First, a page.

The answer is a fair dose of patience with those who dont get it or dont get you...not patience out of a place of higher moral standing (as some half baked critics will allude to...see comments on Scott Walters post yesterday)...but the same sort of patience you extend to someone with whom you want to share something or communicate. Watch observe and learn how to let go of the folks who just want to ostracize you and the folks who really dont get it but want to...they are out there.

    In the end, remember that even if you were to suddenly abandon your avant aspirations...it very well might not make your journey any easier. The feelings you have are the very same ones all artists have...hell even the most successful ones. All artists at one time or another feel misunderstood or marganialized.

    So, find what you like...figure out why you like it...and then pursue that sort of creation whilst being as open as possible to as many people as possible.

    I'm going to say something that sounds like i'm eating crow (I'm not)...Scott talks about "skill" and "trust"...I issued warnings about those notions...that doesn't mean that they are totally absent from the avant landscape. It is just they are harder to find in the avant landscape, and once one thinks they have it, they cant always get someone else not on their same path to agree (i.e. that whole notion of "That's all fine and well for you, but deep down in the bowels of my soul...I know I'm more caring, sincere, and respectful of the common man than you self serving avantists could ever be"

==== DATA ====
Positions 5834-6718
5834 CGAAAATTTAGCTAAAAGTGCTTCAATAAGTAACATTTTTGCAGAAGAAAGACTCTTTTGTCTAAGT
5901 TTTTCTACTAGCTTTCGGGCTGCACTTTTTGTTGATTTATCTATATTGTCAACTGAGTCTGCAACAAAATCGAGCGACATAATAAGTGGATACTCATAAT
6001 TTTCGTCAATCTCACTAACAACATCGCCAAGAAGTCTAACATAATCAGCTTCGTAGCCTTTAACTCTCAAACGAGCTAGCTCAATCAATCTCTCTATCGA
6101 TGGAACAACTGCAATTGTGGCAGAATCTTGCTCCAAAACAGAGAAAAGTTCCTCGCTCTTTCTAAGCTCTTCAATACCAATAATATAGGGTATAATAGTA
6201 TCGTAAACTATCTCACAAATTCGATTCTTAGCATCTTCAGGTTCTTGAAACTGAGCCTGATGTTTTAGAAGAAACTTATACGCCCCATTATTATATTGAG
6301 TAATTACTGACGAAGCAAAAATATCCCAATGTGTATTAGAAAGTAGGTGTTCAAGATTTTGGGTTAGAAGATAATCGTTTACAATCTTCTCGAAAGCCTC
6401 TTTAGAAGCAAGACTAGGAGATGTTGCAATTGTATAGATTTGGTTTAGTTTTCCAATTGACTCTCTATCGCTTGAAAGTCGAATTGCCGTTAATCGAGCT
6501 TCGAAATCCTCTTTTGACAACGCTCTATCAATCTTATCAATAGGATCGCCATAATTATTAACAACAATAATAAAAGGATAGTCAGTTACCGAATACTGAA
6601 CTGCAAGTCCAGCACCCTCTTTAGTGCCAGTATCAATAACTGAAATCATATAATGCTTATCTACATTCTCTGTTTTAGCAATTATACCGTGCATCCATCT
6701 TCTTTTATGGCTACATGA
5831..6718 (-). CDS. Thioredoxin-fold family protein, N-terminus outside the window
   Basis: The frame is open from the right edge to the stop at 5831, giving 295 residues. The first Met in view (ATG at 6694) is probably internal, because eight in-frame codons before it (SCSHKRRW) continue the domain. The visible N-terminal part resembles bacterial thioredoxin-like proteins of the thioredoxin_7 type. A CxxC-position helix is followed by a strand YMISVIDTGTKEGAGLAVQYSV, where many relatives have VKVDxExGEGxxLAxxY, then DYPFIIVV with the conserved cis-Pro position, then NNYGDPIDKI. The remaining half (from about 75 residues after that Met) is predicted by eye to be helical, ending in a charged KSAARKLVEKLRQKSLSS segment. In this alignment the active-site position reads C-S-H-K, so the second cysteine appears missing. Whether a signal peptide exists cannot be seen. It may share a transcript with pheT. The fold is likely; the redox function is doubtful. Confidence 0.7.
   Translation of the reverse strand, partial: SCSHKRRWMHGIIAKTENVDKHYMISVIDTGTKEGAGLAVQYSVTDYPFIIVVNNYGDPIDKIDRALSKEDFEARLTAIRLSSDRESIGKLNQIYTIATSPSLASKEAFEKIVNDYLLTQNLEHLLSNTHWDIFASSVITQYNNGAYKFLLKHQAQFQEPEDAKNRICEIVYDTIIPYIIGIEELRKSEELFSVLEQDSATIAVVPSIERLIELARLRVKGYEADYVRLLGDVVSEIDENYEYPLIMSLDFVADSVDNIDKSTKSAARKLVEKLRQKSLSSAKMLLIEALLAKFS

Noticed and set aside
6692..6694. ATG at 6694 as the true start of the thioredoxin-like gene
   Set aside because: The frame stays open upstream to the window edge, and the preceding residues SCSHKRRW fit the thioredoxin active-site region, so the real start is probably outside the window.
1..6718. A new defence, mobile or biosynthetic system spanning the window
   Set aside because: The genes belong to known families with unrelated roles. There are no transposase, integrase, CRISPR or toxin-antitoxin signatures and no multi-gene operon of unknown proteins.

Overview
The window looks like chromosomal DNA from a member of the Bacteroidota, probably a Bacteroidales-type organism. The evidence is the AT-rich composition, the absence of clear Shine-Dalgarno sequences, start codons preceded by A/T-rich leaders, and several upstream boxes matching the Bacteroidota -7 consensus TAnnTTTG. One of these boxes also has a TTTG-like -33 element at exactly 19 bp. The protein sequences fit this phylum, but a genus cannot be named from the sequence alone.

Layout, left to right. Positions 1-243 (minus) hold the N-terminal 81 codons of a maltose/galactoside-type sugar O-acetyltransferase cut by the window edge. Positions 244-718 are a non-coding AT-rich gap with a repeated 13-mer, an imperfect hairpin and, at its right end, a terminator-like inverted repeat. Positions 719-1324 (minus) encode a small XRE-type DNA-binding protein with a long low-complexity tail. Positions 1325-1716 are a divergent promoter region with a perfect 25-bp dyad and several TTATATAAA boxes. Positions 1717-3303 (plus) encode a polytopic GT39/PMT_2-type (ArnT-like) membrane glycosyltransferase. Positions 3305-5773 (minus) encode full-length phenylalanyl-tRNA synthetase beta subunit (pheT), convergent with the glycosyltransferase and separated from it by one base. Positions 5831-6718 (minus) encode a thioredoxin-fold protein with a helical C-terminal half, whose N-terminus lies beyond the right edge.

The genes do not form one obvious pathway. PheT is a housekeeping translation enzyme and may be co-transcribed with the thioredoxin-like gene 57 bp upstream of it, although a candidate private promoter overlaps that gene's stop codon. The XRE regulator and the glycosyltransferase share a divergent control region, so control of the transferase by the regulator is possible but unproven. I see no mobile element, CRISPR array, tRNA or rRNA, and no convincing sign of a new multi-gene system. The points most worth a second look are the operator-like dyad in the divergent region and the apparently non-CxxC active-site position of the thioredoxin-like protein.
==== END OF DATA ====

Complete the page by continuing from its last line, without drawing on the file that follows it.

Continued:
(To Devilvet, in whiny voice)
    But that's haaaaaaaaaard.

  3. To live is to suffer...at least you can suffer at something you love


  4. First of all, I just wanted to say hi, and I'm enjoying reading you. I think you ask some excellent questions!

    Secondly, to address this particular post...
    But getting back to my point: What can we do to improve our receptiveness to avant-garde work? How do we critique avant-garde pieces? Aside from the ubiquitous money and space issues, how to we choose which ones to perform?

    I think a very Aristotelian idea can still be applied to avant garde work: that of purgation. You mentioned that you know when something attracts or repels (or bores) you. In the simplest possible terms, my feeling is that a work that attracts or repels does so because it draws out a particular emotion, it gets at that idea of the audience's "purgation." The work that simply bores, that's my first clue as to choosing what avant garde work NOT to do. Because it doesn't have that element.